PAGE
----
Oh, how the McLane hath fallen! A Good Day to Die Hard, the fifth installment of the once popular series, is easily the worst entry and greatest offender to what made the original so wonderful. Let me count the ways.
Kathryn Bigelow's new movie is a straight-laced depiction of the events up to and including the killing of Osama bin Laden. It starts with frantic, real life 9-1-1 phone calls from inside the twin towers on that doomed morning and ends with a dead bin Laden. It's the beginning and end we all know regardless of this movie. Zero Dark Thirty, however, concerns itself mostly with the ten years in between the two: the operations, the agencies involved, the bureaucratic hurdles, and the ridiculous amount of planning based on the best-guess scenario that Osama was in that compound one mile from Pakistan's version of West Point.
Everyone wants to go back to the Shire. That’s what The Lord of the Rings trilogy created, anyway: an intense desire to escape Middle America in lieu of Middle Earth. So, with The Hobbit, Peter Jackson tries to deliver the same magic he bandied with The Lord of the Rings in an effort to bring more narrative to Tolkien’s collective masterpiece. Unfortunately, it’s obvious he falls short from a myriad of issues – mainly length and characters - but in so doing still delivers an acceptable movie well worth the price of admission.
God Bless America is the latest entry from Bobcat Goldthwait, the stand-up comedian turned movie showman whose last film, World’s Greatest Dad, was a surprisingly hilarious and often indicting tale about how death has the tendency to turn even the vilest of human beings into icons of good-nature, cheer, and righteousness.
"WANTED: Someone to go back in time with me. This is not a joke. You get paid after we get back. Must bring your own weapons. Safety Not Guaranteed. I have only done this once before."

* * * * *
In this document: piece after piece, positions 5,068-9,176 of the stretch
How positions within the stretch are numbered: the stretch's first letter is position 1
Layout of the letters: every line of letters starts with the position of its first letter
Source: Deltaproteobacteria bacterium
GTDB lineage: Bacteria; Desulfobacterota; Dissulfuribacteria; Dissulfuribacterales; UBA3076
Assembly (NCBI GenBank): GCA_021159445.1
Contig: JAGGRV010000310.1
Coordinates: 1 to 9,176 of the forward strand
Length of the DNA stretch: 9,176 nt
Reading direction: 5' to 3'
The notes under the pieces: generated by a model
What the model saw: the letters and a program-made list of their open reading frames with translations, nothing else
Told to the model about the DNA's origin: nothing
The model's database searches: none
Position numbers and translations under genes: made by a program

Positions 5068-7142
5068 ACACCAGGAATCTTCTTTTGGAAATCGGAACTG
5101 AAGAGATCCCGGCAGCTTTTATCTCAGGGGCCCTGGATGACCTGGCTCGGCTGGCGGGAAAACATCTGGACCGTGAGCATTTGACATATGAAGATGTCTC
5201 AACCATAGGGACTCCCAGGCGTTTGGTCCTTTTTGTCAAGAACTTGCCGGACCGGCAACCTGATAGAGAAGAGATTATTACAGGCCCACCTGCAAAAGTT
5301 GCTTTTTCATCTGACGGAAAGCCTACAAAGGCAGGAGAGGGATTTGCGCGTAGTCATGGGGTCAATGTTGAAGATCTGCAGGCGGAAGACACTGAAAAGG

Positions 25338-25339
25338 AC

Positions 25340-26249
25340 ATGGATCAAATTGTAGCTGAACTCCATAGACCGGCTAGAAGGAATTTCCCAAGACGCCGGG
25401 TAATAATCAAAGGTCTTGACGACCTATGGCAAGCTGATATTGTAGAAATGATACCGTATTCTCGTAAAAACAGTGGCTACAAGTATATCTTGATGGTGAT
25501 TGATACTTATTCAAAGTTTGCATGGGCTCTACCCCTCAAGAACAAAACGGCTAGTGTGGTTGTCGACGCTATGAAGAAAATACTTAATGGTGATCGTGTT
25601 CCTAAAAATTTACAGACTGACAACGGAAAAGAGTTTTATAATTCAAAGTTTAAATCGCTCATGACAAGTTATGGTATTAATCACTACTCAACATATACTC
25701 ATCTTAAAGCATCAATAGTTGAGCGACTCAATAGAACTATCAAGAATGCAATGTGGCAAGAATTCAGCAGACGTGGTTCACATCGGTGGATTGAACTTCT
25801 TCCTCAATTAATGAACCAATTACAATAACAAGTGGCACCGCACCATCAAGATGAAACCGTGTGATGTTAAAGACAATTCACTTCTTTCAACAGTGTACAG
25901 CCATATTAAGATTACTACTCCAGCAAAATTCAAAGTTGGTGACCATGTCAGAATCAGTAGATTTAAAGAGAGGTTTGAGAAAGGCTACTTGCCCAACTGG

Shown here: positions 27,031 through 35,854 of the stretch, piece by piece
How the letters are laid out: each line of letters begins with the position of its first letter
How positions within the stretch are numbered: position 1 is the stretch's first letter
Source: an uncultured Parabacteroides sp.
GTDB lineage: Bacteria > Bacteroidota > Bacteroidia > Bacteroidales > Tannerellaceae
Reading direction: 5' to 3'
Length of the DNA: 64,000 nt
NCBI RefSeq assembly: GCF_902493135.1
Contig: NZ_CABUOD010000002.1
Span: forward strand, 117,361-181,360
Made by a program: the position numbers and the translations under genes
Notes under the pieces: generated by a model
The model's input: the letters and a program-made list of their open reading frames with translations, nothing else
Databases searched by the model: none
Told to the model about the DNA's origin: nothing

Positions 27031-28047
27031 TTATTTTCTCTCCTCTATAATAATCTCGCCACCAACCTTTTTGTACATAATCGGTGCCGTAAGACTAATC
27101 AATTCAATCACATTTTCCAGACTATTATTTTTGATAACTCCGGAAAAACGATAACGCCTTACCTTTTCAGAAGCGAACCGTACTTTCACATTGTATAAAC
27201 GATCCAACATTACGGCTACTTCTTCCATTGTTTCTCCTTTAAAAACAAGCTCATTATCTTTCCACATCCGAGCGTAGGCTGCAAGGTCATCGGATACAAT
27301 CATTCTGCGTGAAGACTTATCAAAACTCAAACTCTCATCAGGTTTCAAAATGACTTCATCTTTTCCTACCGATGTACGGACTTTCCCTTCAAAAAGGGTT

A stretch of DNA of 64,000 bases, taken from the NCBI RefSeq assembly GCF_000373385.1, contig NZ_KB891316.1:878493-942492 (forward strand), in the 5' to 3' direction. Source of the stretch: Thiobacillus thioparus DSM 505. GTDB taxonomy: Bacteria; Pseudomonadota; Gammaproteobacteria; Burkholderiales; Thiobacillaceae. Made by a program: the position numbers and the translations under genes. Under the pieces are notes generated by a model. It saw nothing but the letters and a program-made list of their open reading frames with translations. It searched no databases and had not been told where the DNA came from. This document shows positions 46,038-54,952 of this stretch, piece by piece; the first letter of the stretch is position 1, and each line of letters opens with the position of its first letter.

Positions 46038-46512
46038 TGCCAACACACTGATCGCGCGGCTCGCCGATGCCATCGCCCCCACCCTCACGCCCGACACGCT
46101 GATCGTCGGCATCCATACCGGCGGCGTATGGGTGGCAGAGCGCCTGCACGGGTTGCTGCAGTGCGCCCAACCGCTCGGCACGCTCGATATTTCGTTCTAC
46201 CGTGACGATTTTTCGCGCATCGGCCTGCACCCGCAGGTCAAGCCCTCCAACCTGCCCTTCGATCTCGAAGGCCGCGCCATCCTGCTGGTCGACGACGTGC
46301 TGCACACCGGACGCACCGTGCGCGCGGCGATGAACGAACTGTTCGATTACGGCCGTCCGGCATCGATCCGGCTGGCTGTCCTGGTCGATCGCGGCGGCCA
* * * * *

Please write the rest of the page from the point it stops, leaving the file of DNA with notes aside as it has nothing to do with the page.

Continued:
So reads the classified ad underlying one of the more enjoyable experiences I had at the movies this summer. It's based on an actual event in 1997 wherewith free space, a writer for Backwoods Home Magazine was tasked by his editor to come up with fillers, so the classified page to the magazine wasn't riddled with white space.*
Items of such entertaining triviality rarely make interesting moving pictures. Off the top of my head, I can think of another Internet phenomenon that made for a questionable movie: Epic Beard Man became Bad A--. Danny Trejo in a fanny-pack? Pass. Mark Duplass as a neurotic grocery clerk who may or may not be a quantum physics-genius? I'm interested, but it'll have to be good.
For a remake like this, the only thing a person really cares about harkens back to one of the most famous sequences in all of cinema. It was a simple scene. Nothing fancy. Yet, it still fuels the fantasies of many a teenage boy.
Rest assured, the three-t----d chick is back. Briefly. But, she's there.